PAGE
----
A group of scientists led by Dr Joseph Ogutu say Kenya risks losing 18 animal and bird species due to negligence. They include warthogs, lesser kudu, Thomson’s gazelle, eland, oryx, topi, hartebeest, impala, Grévy’s zebra, waterbuck, wildebeest, giraffe, gerenuk, Grant’s gazelle, buffalo, elephant, ostrich and Burchell’s zebra.
The following remarks are excerpted from an opinion piece written by Bill Gates and published on his Gates Notes blog. ‘The first promise of any good politician is to make people’s lives better, and scientific research leading to innovation is one of the best ways to honor that promise . . . .’
Nathanael Johnson, a talented food writer at Grist, a non-profit environmental news and commentary site based in Seattle, has published a thoughtful special series of eight articles around a question seldom looked at squarely in the eye—that is: How can we eliminate absolute poverty from the world without destroying the environment in the process?
There is a vicious circle of under-investment in research in developing countries, especially in the social sciences. To make matters worse, expenditure on social science research is generally less than 20% of gross expenditure on R&D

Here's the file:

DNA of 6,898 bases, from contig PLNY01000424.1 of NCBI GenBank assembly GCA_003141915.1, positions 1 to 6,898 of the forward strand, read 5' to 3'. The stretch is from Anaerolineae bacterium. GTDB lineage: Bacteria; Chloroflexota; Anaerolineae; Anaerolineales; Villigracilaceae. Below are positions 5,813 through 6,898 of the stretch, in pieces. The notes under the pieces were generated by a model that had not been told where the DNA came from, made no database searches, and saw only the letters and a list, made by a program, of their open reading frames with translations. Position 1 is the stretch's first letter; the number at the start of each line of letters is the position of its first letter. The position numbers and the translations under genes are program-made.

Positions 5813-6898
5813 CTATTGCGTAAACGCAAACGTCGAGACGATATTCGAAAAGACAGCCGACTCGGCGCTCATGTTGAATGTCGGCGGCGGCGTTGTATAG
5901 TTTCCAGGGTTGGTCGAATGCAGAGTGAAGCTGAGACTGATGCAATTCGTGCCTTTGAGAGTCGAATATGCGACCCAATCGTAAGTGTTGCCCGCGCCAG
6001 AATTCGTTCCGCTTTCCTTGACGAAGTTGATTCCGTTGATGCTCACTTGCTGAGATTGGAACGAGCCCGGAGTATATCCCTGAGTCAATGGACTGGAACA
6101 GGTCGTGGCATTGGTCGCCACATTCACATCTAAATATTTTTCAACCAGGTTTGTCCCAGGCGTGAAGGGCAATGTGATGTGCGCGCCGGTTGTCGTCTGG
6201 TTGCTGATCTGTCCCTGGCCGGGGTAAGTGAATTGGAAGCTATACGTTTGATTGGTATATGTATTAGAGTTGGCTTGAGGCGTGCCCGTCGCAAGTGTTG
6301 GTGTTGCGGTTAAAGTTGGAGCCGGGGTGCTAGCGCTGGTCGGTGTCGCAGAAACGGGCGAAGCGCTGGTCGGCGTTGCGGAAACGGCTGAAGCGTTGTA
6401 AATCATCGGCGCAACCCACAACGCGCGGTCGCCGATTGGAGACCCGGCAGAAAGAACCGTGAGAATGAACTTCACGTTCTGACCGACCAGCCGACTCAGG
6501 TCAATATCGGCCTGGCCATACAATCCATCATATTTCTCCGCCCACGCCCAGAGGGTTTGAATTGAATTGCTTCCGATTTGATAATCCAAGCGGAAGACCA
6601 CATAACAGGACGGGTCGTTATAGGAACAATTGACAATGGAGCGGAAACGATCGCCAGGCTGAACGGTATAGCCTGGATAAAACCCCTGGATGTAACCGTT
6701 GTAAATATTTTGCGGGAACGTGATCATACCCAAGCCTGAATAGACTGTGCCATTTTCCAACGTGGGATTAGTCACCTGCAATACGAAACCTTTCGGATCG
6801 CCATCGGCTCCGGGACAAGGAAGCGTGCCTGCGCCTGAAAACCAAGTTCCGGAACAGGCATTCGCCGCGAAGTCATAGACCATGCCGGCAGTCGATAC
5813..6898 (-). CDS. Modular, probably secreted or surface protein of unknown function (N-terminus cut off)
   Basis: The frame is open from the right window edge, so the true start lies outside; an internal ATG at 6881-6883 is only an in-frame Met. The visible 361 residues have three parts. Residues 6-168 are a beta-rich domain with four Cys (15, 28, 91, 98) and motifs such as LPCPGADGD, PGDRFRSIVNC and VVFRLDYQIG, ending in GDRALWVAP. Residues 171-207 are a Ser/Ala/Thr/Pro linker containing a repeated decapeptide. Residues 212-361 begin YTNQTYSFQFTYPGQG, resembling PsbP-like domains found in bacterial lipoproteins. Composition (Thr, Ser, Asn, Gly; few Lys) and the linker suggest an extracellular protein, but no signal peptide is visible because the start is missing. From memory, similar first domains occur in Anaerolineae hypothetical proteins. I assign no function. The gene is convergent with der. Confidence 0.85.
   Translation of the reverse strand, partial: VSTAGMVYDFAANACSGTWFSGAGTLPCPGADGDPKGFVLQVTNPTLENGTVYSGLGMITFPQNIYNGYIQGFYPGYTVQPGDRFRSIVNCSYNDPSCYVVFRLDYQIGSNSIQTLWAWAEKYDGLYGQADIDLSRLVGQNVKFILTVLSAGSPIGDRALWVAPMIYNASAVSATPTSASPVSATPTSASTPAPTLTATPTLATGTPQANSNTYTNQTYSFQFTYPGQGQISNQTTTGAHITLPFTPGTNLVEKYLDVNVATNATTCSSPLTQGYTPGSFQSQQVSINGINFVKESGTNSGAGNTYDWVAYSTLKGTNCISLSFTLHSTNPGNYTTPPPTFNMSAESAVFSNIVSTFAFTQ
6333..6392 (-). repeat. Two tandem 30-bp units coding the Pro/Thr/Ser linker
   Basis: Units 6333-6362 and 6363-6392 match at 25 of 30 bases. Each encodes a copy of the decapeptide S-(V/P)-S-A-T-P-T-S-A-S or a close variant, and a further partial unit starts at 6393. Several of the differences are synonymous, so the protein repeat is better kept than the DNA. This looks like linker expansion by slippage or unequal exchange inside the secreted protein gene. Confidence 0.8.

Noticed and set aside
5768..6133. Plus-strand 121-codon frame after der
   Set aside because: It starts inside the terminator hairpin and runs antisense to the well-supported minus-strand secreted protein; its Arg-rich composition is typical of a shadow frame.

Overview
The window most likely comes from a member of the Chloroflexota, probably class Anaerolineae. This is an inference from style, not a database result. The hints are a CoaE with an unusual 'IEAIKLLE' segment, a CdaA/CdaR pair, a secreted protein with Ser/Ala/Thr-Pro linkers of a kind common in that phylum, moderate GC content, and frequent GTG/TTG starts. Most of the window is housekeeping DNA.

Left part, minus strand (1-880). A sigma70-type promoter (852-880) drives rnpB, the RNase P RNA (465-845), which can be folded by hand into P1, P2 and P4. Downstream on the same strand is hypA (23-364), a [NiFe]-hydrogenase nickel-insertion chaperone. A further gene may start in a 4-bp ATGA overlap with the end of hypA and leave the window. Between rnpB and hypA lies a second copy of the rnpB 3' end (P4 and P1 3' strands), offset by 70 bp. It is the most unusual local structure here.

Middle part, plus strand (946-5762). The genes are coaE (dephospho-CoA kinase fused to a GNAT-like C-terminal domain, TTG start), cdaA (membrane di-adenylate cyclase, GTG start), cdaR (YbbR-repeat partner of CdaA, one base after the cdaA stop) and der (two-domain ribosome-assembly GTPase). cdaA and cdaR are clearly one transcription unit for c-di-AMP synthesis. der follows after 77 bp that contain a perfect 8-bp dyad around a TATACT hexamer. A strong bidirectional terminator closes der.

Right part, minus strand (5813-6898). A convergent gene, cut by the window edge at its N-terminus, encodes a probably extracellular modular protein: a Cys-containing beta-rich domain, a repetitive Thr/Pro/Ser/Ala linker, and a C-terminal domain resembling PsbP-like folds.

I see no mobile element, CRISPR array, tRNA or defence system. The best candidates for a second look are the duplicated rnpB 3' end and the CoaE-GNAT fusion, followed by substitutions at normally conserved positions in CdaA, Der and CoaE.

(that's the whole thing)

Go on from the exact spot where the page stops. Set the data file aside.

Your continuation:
Lethal bacteria are showing resistance to more and more antibiotics, and financial and legal hurdles are making it harder than ever for science to create effective new drugs. . . . The arsenal of antibiotics is nearly empty. And significant financial and legal hurdles are getting in the way of the already challenging process of discovering effective new ones.
Researchers at the University of Minnesota Institute on the Environment have used household census data to map smallholder farms in developing countries. Despite the fact that smallholder and family farms are crucial to feeding the planet, little is known regarding the location and size of smallholder farms. This study attempts to fill this knowledge gap.
The era of commodity research aimed at feeding a starving world is over. A new era has begun that requires us to nourish everyone in ways that can be sustained environmentally, economically and culturally. Policymakers urgently need to recognize that diets are compromising economic productivity and well-being as never before.